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-   -   Glass Blocks? (http://www.houserepairtalk.com/f45/glass-blocks-2251/)

thetoolman14 05-07-2007 03:13 PM

Glass Blocks?
 
So I am setting up a project to put a glass block wall in my bathroom. I haven't started yet but i have been searching the internet for helpful advice on my project. I have a little experience with remodeling but i am still new to the area. I saw a video on homremodeldeo.com that was helpful. But i would really appreciate advice from anyone with any experience in this area.
-Joe

ISUzj 10-17-2010 07:11 PM

well, I can't help the OP out much, I am looking for the same, I am going to install a 3 x 3 window in the bathroom above shower height to let natural light in. Does anyone know if those plastic spacers that can be caulked in with silicone are worth a hoot?

And where I can pick them up....I am assuming most home improvement stores might have something along the line of that???

Other wise I have heard you need to have it planed out, and have strips for every layer to attach it to the walls adjacent. Beyond that it does not seem like it is rocket science.

budro 10-17-2010 08:06 PM

i built a million dollar house a few years ago and we had a six foot round diameter shower with glass blocks on the plans. after research, we opted for the acrylic (plastic) blocks. we laid them just like they were glass and they did fine. the only place we could find glass block was a brick supply house and they were getting out of the glass block business. i'm not sure whether they wanted out or suppliers were shifting toward cost issues. the plastic blocks were easy to work with and i haven't heard anything back on them. no news is good news! probably five or six years ago. thanks, budro

ISUzj 10-18-2010 09:00 AM

also on a side note, is there a good way to polish older glass blocks, we have the blocks already and they are in some need of cleaning.

I was thinking 3m rubbing compound and a buffer.. would that work, kind Like wet sanding?

ISUzj 10-19-2010 08:47 AM

ok, so I found the strips and caulk at Menards, Home depot used to carry them I was told but does not anymore.

All it takes is some plastic spacers, a couple of moisture resistant screws and a tube or two of silicone caulk.

I think that I may try to do a quick write-up so people on here can see how they are to be put in. I am pretty much going to be building a window and then picking it up and placing it in an fabbed opening.... that seems to be the most legit way to do what I want to accomplish.

havasu 10-19-2010 10:54 AM

I like the look of glass block and even incorporated them to let light in on the counter of my kitchen, but just a bit of warning from realtors I have been speaking to recently. They advise glass block is already outdated, and could possibly give your house a dated look. Just something to chew on.......

ISUzj 10-19-2010 11:11 AM

Quote:

Originally Posted by havasu (Post 50023)
I like the look of glass block and even incorporated them to let light in on the counter of my kitchen, but just a bit of warning from realtors I have been speaking to recently. They advise glass block is already outdated, and could possibly give your house a dated look. Just something to chew on.......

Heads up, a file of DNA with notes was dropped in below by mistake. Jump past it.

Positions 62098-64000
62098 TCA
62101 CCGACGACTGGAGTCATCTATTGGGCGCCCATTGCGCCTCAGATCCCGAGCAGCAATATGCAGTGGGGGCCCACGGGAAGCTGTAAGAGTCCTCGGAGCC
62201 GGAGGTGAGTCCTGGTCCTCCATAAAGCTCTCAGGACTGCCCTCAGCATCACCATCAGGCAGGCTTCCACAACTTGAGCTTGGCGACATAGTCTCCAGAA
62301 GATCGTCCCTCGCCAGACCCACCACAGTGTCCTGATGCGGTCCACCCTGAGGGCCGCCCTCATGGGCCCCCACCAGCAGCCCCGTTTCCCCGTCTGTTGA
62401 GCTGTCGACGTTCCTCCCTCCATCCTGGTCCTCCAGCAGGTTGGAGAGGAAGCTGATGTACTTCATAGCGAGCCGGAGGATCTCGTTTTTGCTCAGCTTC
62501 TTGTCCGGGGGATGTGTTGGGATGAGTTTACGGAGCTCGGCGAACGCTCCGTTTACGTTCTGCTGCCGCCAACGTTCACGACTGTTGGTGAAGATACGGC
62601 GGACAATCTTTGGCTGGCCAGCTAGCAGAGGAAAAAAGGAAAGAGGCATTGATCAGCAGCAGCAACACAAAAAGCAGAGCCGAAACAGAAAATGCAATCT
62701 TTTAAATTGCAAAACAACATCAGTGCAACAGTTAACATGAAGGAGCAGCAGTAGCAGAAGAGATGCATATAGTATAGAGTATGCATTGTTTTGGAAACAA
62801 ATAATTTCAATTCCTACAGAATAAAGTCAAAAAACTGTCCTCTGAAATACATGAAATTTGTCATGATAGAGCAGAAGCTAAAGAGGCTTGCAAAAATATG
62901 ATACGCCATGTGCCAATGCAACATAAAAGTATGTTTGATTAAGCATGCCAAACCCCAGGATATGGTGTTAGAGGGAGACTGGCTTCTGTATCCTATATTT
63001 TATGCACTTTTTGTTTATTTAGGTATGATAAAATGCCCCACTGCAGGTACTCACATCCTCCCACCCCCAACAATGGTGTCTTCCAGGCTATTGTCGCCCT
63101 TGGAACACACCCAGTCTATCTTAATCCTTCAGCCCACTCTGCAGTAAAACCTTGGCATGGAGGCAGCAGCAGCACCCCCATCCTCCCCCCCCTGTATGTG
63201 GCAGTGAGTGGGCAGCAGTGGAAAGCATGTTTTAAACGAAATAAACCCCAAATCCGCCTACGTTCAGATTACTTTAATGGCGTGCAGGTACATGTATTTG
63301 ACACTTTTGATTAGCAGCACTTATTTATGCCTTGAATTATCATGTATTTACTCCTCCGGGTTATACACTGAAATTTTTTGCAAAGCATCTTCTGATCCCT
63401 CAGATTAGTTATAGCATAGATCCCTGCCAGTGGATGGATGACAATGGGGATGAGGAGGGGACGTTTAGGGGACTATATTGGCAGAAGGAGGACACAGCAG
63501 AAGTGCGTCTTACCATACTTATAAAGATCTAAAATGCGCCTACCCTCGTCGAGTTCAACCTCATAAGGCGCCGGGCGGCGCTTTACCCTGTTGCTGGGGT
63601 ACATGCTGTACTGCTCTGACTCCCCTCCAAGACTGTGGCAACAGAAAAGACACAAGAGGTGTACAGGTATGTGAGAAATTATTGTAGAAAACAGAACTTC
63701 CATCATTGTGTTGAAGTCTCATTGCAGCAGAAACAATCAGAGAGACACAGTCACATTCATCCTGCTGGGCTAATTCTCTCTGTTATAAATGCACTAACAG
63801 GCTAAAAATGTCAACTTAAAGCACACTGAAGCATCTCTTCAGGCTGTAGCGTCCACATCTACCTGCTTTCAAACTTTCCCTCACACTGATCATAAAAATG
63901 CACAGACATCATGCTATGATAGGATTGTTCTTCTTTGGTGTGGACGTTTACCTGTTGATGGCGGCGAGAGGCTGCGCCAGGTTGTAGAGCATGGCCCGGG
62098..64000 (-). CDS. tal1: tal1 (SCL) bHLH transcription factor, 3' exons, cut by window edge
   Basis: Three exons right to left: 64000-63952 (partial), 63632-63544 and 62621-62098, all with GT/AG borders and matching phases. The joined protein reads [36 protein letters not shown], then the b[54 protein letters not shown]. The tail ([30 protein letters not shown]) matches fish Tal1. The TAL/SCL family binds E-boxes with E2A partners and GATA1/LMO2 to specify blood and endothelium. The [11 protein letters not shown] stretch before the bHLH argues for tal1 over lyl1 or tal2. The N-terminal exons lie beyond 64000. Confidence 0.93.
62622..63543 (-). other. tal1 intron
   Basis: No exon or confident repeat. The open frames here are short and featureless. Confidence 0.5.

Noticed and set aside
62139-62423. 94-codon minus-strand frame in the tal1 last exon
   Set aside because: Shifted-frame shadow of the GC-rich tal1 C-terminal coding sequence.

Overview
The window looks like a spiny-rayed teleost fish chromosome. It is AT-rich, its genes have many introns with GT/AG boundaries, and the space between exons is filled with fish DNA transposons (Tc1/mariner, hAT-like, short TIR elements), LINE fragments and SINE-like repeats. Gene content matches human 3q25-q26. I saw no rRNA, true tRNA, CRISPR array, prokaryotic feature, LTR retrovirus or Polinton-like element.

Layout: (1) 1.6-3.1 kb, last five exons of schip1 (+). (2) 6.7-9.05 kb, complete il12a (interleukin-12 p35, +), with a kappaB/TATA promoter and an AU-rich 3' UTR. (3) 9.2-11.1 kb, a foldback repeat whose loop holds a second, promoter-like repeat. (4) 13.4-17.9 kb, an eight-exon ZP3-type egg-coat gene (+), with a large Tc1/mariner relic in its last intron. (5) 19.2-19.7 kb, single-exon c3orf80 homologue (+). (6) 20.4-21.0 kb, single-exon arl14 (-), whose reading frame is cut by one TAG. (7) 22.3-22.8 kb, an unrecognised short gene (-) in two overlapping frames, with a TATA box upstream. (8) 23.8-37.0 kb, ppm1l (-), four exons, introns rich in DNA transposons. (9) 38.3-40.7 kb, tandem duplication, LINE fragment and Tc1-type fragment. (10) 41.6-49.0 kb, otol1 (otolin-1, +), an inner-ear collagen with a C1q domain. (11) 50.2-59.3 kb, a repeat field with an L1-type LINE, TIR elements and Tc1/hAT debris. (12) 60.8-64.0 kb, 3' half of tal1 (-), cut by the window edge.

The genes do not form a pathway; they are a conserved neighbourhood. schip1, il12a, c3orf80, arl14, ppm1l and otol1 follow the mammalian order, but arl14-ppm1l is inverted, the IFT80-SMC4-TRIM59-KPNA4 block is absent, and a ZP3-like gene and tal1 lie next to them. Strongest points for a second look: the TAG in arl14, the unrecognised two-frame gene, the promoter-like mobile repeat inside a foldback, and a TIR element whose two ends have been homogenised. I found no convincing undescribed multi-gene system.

One thing to note... your in Cali, I am in Iowa, trends don't change as quick out here. As well as ppl aren't buying houses left and right and "updating" and then selling..

Thanks for the thoughts though

HD_Newf 10-19-2010 02:09 PM

Quote:

Originally Posted by ISUzj (Post 49931)
also on a side note, is there a good way to polish older glass blocks, we have the blocks already and they are in some need of cleaning.

I was thinking 3m rubbing compound and a buffer.. would that work, kind Like wet sanding?

Hi ISUzj. I work for Home Depot in the Chicago area and have a couple of thoughts on cleaning up old glass blocks…
Rubbing compound is quite abrasive. Its purpose is to remove a layer of oxidized paint so that the underlying color becomes visible.

I would use a much finer grit polish instead, after first removing any dirt off them with soapy water and a scrub brush. I know a guy who uses low abrasion toothpaste to polish glass, but I think something like automotive glass polish should work well if the surface is weathered.

Hope this helps.

ISUzj 10-19-2010 02:43 PM

Quote:

Originally Posted by HD_Newf (Post 50045)
Hi ISUzj. I work for Home Depot in the Chicago area and have a couple of thoughts on cleaning up old glass blocks…
Rubbing compound is quite abrasive. Its purpose is to remove a layer of oxidized paint so that the underlying color becomes visible.

I would use a much finer grit polish instead, after first removing any dirt off them with soapy water and a scrub brush. I know a guy who uses low abrasion toothpaste to polish glass, but I think something like automotive glass polish should work well if the surface is weathered.

Hope this helps.

toothpaste...huh? would you know what kind, I think i want to try this.. then use like a automotive buffer to polish it out?

HD_Newf 10-19-2010 03:34 PM

Quote:

Originally Posted by ISUzj (Post 50047)
toothpaste...huh? would you know what kind, I think i want to try this.. then use like a automotive buffer to polish it out?

This was years ago, but I think he used Ultrabrite.

As I said though, I would go to an auto parts store and buy window glass polish. You can use it with a buffer to clear up the glass.


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